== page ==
Putting teachers above kids

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By Dan Haley

Editor and Publisher

On the West Side where we've published the Austin Weekly for 15 years, there are widening pockets of palpable energy, maybe even optimism, about education and learning. If there is a growth industry in Austin and Garfield Park it is in education. Private schools. Charters. Magnets. Elementary. High school. Not so much in pre-school where it is really vital.

This energy didn't start in the neighborhood Chicago Public Schools. It has been smothered in those schools for the most part and the exceptions within CPS are few and pretty recent. Teachers get just some of the blame. There is plenty of blame here and it can be shared equally and fairly. CPS is a failure. Principals have coasted and never been called to account. Parents have failed. The state has failed. Daley and the aldermen failed. We've all failed. We've all contributed to generations of failing.

But now we're in a moment where the focus is on the members of the Chicago Teachers Union and their rolling strike. The raises they've won — 16 percent over four years with the steps and the lane bumps included — and the health care they've secured can be chalked up to exceptional negotiating. Those teachers are now rightly worried that the new contract will hasten more school closings. That's inevitable. But the issues that have caused this strike to seep into Week Two are simply about putting teachers above kids.

Putting teachers above kids.

The union won this strike. They just didn't have the good judgment to claim victory on Sunday.

For this union to fight the beginnings of some sort of fair evaluation system for teachers is to deny the wondrous power of great teachers and the devastating impact of poor ones. It is the union saying the failed ways of the past 50 years of urban education that produce virtually no college graduates is plenty good enough.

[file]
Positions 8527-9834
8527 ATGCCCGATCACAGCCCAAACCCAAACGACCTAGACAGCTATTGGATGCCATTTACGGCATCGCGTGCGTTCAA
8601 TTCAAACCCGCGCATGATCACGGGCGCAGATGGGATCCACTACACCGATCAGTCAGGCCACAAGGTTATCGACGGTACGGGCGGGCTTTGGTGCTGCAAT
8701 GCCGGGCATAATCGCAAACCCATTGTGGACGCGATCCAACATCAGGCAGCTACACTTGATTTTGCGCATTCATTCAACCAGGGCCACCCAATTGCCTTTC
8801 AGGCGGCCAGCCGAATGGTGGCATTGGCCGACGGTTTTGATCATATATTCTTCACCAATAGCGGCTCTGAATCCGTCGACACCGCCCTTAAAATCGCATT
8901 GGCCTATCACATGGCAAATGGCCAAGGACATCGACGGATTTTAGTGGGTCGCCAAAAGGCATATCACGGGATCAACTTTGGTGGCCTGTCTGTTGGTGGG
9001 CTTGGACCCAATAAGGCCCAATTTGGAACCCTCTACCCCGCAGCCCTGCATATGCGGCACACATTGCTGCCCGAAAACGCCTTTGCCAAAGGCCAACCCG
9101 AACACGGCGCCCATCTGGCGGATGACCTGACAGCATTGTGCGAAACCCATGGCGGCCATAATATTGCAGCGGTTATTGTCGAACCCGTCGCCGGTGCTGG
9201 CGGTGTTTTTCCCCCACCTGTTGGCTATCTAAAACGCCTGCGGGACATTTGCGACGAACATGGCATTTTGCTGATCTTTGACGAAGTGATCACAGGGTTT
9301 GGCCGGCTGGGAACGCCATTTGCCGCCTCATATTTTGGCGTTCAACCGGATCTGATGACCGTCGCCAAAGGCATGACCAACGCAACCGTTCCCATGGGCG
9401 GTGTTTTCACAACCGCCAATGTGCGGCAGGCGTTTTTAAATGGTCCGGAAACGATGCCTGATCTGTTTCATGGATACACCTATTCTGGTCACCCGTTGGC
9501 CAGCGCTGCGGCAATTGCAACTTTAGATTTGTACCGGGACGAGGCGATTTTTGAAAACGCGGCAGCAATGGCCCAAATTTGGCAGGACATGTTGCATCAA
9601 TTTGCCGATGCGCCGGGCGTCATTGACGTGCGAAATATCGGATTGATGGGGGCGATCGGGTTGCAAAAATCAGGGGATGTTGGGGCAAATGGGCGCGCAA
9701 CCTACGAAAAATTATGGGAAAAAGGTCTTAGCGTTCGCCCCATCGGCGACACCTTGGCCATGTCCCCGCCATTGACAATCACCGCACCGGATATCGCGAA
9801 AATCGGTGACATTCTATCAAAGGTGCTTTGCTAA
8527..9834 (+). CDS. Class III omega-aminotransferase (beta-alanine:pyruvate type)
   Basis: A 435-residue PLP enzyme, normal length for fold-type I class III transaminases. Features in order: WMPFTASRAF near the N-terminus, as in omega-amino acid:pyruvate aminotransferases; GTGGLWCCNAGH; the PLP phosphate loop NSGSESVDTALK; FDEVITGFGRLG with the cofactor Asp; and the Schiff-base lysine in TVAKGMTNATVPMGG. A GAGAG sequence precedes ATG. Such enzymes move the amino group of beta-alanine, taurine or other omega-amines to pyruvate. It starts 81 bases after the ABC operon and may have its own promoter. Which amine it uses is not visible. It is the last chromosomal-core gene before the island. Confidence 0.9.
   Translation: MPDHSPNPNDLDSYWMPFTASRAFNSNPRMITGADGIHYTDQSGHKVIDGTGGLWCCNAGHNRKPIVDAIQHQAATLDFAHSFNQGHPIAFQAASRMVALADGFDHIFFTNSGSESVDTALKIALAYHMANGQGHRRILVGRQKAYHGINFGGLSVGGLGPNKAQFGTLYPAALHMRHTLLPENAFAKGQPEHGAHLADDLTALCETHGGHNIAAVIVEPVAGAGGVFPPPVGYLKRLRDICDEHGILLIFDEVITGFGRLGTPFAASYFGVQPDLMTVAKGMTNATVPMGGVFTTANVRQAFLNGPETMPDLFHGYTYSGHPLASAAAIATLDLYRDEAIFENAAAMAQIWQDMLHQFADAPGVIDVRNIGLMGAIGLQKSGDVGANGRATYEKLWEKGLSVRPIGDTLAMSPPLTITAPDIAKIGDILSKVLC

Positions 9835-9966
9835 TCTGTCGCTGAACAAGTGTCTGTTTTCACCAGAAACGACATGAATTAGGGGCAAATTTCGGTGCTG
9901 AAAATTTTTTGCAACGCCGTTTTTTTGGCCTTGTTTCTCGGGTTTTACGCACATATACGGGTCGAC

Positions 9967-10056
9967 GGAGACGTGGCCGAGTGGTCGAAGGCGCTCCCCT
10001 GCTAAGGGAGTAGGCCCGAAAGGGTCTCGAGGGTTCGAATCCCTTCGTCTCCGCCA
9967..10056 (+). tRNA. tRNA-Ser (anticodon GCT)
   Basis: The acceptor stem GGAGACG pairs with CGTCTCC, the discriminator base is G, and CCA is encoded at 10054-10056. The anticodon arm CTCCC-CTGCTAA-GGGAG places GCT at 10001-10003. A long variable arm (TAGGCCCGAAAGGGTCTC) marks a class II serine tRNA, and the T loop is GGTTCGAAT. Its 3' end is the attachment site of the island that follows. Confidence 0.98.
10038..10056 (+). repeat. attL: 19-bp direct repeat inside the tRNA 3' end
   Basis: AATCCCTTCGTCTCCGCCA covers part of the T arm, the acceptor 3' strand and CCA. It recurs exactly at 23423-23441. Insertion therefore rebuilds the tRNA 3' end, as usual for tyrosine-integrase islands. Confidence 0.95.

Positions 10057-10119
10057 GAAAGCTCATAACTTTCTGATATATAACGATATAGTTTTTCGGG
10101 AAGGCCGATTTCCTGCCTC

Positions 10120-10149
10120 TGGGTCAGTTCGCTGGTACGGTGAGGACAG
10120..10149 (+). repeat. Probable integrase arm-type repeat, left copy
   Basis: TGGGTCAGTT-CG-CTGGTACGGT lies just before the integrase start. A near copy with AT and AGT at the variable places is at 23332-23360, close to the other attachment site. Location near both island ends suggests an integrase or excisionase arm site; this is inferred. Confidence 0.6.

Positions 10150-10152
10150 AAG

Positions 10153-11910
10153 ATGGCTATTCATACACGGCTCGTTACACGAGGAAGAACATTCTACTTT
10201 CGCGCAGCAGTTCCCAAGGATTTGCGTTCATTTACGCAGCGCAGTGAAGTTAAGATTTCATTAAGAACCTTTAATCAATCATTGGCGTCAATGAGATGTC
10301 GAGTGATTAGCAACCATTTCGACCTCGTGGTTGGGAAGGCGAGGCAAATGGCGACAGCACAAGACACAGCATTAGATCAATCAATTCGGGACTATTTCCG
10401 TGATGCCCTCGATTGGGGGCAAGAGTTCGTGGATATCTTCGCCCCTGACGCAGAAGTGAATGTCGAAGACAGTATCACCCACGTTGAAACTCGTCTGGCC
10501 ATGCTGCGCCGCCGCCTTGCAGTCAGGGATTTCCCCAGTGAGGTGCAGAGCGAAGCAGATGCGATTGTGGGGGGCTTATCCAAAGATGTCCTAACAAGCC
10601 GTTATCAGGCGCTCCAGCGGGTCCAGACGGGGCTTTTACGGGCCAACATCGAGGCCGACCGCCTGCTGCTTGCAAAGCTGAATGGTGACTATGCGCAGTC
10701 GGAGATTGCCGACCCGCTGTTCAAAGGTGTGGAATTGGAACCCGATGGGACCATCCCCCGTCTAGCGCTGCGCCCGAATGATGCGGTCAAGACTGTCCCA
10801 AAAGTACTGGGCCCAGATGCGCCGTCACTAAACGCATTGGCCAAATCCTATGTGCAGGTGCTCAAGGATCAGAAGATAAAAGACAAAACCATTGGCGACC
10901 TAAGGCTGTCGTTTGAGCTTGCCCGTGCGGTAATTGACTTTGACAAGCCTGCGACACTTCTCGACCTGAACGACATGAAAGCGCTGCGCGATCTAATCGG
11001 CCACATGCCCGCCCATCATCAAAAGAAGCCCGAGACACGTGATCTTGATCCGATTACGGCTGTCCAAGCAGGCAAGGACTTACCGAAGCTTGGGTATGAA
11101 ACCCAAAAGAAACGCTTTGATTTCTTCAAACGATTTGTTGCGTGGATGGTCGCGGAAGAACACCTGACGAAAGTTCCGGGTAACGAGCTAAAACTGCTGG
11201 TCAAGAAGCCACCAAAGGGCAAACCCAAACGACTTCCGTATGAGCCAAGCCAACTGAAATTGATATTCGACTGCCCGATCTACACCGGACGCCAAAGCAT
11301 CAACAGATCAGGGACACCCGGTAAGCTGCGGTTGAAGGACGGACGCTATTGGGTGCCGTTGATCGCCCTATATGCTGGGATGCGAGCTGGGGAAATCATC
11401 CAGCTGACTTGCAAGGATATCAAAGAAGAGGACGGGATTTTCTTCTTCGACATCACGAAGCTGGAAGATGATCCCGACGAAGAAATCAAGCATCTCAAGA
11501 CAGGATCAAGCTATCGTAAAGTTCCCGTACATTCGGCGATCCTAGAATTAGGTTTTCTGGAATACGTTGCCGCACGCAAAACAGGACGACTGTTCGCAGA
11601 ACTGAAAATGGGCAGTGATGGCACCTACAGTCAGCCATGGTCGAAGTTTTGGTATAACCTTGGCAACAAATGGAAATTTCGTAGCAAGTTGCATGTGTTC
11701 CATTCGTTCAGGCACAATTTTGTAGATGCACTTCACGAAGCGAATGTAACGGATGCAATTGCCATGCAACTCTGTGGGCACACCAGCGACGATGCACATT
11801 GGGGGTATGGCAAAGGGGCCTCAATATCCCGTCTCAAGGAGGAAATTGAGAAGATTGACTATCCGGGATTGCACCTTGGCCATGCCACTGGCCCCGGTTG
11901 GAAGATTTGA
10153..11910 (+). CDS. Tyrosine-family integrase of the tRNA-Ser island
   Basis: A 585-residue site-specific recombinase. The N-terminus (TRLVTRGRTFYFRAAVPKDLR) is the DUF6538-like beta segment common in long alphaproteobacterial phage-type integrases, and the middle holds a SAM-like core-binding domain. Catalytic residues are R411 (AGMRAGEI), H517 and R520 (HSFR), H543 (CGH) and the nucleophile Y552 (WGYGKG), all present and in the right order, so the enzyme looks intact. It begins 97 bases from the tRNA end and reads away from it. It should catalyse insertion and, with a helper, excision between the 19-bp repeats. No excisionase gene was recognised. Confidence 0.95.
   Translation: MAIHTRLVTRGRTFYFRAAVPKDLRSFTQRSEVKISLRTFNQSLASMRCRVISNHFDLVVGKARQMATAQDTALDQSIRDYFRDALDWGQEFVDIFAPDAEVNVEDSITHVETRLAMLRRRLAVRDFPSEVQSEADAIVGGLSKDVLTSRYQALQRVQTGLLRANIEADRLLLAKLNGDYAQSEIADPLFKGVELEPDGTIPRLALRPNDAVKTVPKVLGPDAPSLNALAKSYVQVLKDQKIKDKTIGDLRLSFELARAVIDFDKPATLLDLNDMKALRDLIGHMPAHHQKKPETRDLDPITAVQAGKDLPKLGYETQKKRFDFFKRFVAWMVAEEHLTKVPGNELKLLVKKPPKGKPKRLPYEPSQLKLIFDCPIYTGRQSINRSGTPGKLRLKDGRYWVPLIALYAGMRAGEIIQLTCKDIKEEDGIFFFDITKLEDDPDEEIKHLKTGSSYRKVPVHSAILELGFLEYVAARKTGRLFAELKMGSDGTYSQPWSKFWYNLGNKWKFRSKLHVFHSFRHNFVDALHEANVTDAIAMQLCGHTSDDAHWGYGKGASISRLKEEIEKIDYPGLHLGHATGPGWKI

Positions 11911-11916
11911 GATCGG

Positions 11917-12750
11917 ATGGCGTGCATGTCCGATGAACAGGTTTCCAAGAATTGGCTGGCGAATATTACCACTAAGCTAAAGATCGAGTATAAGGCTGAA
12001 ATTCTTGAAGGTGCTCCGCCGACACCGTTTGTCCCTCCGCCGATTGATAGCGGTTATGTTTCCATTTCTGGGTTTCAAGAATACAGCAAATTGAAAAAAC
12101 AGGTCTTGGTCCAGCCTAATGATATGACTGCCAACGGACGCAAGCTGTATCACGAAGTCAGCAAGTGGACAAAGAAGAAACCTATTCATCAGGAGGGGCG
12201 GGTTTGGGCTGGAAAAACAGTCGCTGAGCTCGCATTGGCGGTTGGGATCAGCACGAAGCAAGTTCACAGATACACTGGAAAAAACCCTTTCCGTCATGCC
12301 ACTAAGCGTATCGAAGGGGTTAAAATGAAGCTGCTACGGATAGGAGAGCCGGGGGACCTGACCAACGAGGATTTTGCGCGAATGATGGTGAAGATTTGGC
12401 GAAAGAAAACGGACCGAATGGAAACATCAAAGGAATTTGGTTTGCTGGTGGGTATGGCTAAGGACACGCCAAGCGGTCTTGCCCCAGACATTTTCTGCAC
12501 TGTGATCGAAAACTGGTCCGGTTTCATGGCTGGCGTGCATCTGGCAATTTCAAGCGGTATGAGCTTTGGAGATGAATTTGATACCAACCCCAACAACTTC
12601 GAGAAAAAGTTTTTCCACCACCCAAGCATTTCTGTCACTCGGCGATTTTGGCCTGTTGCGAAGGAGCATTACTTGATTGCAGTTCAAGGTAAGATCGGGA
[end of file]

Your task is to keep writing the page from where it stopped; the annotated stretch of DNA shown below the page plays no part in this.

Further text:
To crow that you've beaten back merit pay is to reduce teaching to building cars and other robotic functions. To attempt to force principals to hire retread teachers from failed schools is to insist that all that matters is job security.

School reform is here. Rahm Emanuel will be able to claim some success toward reform even in this strike that he is losing. But the reform is happening imperfectly and erratically despite the union, despite the Chicago Public Schools. And it is starting with choice. Give West Side parents options and opportunities and a good number will choose alternatives to neighborhood schools that have failed their kids.

The choice is in the KIPP schools — co-founded by a River Forest fellow — which take all kids and committed parents and simply go to work. No magic. No tricks. No fancy tech. It is underway at Christ the King College Prep (aka Cristo Rey), the first new Jesuit school on the West Side in decades, which is now sending its first graduates off to college. It is happening at the Catalyst Schools like the one in the old Sienna High School building on Washington. At Providence-St. Mel's, the granddaddy of choice on the West Side. And it is happening in some CPS schools where principals have led, teachers have rallied, parents have partnered, communities have coalesced.

Is there a lack of trust between the union and CPS? There is bound to be. The job of leaders is to bridge such gaps and Emanuel and Karen Lewis of the CTU have failed to lead on that front.

Are the challenges profound? Poverty, unemployment, gang crime, fractured families. The list is staggering. And schools and their teachers can't ever overcome all that pain. But by rejecting efforts to change public education in poor black neighborhoods like Austin feels like teachers have lost all faith in their ability to change lives.

Contact:
Email: dhaley@wjinc.com Twitter: @OPEditor

Reader Comments

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OP parent  

Posted: September 21st, 2012 11:55 AM

I heard Karen Lewis demeaning the idea of testing Kindergarden kids 5 or 6 times a year - before they could even read. Typical union sound bite trashing a sound idea. ISATs 5 or 6 times a year - no. Conduct an assessment to see if a kid's learning is on track 5 or 6 times a year - yes. Why wait a whole year to find out a kid hasn't made progress. Sadly OP teachers are also opposed to interim assesement. Of course, if a kid isn't learning, the teacher may need to do something different.

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